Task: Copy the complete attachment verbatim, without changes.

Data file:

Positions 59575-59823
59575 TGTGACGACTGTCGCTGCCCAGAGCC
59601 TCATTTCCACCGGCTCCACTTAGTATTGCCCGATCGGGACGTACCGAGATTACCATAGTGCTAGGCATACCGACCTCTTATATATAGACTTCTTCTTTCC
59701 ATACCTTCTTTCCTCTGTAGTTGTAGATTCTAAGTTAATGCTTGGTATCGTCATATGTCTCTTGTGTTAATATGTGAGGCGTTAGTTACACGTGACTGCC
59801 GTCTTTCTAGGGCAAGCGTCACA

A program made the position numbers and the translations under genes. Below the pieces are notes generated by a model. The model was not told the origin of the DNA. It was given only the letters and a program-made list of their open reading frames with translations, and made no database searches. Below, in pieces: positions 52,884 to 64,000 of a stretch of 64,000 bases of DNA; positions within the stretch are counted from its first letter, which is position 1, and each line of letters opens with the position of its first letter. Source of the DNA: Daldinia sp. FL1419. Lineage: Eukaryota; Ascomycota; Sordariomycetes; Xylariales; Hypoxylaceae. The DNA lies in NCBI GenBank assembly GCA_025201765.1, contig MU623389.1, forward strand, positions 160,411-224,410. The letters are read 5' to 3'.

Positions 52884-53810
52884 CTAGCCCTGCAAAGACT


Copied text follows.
Positions 59575-59823
59575 TGTGACGACTGTCGCTGCCCAGAGCC
59601 TCATTTCCACCGGCTCCACTTAGTATTGCCCGATCGGGACGTACCGAGATTACCATAGTGCTAGGCATACCGACCTCTTATATATAGACTTCTTCTTTCC
59701 ATACCTTCTTTCCTCTGTAGTTGTAGATTCTAAGTTAATGCTTGGTATCGTCATATGTCTCTTGTGTTAATATGTGAGGCGTTAGTTACACGTGACTGCC
59801 GTCTTTCTAGGGCAAGCGTCACA

A program made the position numbers and the translations under genes. Below the pieces are notes generated by a model. The model was not told the origin of the DNA. It was given only the letters and a program-made list of their open reading frames with translations, and made no database searches. Below, in pieces: positions 52,884 to 64,000 of a stretch of 64,000 bases of DNA; positions within the stretch are counted from its first letter, which is position 1, and each line of letters opens with the position of its first letter. Source of the DNA: Daldinia sp. FL1419. Lineage: Eukaryota; Ascomycota; Sordariomycetes; Xylariales; Hypoxylaceae. The DNA lies in NCBI GenBank assembly GCA_025201765.1, contig MU623389.1, forward strand, positions 160,411-224,410. The letters are read 5' to 3'.

Positions 52884-53810
52884 CTAGCCCTGCAAAGACT